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It’s now day five of Schoolies 2015 and police are deeming it the most well behaved group of schoolies they have ever seen. With infringement notices being issued 60% less than previous years, school leavers are being praised for their good behaviour. Though this may be the case, there are certain things Schoolies should be aware of.

For starters, if you’re convicted of a criminal offence, you could have serious trouble getting a job or even be prevented from obtaining a visa to travel overseas.

Offences that seem to be in the spot light thus far for 2015 school leavers are –

  • Public nuisance
  • Contravene direction or requirement
  • Drunk in public
  • Assault/obstruct police
  • Drinking in a public place

For those unaware of the consequences of these offences, see below for a guide –



Public nuisance $1178; or

6 months imprisonment.

Contravene Direction or requirement The maximum penalty for this is $4,712.
Drunk in a public place The maximum penalty is $235.60.
Assault/obstruct police The maximum penalty for this is $4,712; or

6 months imprisonment.

Drinking in a public place An on the spot fine of $117 if under 18, $353 if over 18, or you could be taken to court with a maximum penalty of $2945.

Other more serious charges that are expected to pop up are –

  • Assault
  • Possess dangerous drugs
  • Supply dangerous drugs
  • Balcony jumping (engaging in high risk activity)


There are four types of assault –



Common Assault This is the least serious of the four assaults. A person can be charged with this offence if they have moved or used force against another person. For example, pushing another person can amount to common assault.


The maximum penalty for this offence is 7 years imprisonment.


Serious Assault This is similar to common assault, but is the more relevant charge when the victim is –

  • Over 60; or
  • Relies on a guide dog; or
  • Is in a wheelchair; or
  • A police officer, nurse, transit officer, a member of the Queensland Ambulance Service etc.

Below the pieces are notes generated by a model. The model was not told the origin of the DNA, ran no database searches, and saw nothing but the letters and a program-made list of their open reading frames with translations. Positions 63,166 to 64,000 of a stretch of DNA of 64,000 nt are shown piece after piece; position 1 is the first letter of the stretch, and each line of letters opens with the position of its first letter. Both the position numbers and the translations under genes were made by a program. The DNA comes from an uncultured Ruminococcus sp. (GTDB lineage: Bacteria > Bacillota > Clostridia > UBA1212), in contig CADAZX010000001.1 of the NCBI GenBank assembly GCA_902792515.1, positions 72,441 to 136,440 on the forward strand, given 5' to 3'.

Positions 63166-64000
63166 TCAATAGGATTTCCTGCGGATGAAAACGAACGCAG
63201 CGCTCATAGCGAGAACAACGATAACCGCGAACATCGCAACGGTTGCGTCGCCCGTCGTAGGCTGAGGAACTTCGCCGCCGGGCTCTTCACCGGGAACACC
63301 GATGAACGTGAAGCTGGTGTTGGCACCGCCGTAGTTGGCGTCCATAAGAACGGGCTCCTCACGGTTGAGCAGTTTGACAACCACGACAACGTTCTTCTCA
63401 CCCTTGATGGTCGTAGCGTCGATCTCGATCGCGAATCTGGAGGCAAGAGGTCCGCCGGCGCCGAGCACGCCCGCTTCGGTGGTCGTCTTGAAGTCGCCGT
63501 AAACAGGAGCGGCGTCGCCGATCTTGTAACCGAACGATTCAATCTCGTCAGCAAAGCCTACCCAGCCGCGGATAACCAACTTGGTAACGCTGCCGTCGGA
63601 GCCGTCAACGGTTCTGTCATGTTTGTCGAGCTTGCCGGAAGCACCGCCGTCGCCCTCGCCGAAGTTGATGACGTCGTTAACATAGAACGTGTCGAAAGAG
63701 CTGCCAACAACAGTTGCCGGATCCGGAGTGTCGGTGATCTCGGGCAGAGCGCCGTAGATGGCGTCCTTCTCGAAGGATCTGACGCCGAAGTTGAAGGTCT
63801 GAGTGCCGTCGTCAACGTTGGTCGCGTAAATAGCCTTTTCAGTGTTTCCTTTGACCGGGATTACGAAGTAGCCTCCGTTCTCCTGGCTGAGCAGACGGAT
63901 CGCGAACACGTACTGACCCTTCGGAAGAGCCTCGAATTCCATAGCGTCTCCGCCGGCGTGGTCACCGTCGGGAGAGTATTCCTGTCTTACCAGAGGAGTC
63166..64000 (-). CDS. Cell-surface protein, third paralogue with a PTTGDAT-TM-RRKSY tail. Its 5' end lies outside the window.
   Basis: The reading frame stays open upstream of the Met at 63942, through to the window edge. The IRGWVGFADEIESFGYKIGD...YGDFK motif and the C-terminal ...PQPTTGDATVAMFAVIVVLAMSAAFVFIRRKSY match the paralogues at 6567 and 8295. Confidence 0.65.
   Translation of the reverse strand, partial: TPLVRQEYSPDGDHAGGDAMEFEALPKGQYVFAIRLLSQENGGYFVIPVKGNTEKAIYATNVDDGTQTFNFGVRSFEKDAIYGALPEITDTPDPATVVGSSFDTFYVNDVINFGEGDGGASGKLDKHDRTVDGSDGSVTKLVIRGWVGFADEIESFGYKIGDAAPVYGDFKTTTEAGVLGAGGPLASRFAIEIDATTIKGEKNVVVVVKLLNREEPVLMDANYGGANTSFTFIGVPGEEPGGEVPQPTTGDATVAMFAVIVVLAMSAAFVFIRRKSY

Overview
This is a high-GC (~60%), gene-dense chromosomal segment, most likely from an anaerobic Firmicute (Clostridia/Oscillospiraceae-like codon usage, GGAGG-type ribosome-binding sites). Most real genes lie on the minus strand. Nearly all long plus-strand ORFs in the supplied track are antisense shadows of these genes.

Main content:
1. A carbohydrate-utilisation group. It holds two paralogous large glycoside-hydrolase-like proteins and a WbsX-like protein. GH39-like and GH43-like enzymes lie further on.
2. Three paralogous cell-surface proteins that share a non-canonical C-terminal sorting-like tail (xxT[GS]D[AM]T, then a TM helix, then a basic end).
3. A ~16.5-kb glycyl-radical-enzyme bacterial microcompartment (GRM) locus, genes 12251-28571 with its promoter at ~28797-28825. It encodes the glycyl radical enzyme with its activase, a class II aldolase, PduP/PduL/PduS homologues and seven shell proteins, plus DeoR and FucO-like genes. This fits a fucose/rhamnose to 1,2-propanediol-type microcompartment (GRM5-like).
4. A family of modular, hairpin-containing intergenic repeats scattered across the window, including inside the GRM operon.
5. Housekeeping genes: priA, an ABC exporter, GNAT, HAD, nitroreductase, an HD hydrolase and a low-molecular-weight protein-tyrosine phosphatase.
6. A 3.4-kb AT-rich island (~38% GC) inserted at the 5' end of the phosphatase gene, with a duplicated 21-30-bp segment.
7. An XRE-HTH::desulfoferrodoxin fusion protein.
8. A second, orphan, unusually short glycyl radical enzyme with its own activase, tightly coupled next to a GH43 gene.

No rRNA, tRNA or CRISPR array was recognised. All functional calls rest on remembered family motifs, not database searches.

The maximum penalty for this is 7 years imprisonment; or 14 years if the following are prevalent –

  • Biting or spitting on a police officer; or
  • Carrying or pretending to carry a dangerous weapon.
Assaults Occasioning Bodily Harm (AOBH) This is more serious than common assault and series assault because bodily harm is attached to the offence.

Bodily harm includes a black eye, bruises, scratches, a blood nose, and anything else that interferes with the health or comfort of the victim.


The maximum penalty for AOBH is 7 years imprisonment; or

10 years where there is more than one person involved, or if a dangerous weapon is involved.


Grievous Bodily Harm (GBH) This is the most serious of all three assaults. GBH comes about when the victim loses an organ, gains a serious disfigurement, or any other bodily injury that may amount to permanent injury to the victim. The maximum penalty for this offence is 14 years imprisonment.



The penalties for this will depend on the drug in question as some drugs are considered more serious than others. The seriousness is divided into schedules –

Examples Schedule 3 Schedule 4 NOTE
Schedule 1 Cocaine, heroin, ecstasy, amphetamines etc. 25 years max. 25 years max. Schedule 1 drugs are more serious
Schedule 2 Cannabis, codeine etc. n/a 20 years max. Schedule 2 drugs are less serious



The maximum penalty for this offence is dependent on whether the drug is Schedule 1 or 2. The supply of Schedule 1 drugs will attract a higher penalty.

Another important thing to consider is whether the drug was supplied to a person under 18 years old. If so, this will be considered an ‘aggravating circumstance’ which attracts an even higher penalty.

Schedule 1 Schedule 2
Aggravated 25 years max. 20 years max.
Not aggravated 20 years max. 15 years max.


Balcony jumping can be considered as engaging in high risk activity. It attracts a maximum penalty of $2,356 or 1 year jail.




If you, a friend, or family member have been charged with any of these offences please contact our office for free advice as soon as possible.


[author] [author_image timthumb=’on’][/author_image] [author_info] Written by Solicitor Dave Garratt LLB (Hons), Grad Dip LP [/author_info] [/author]

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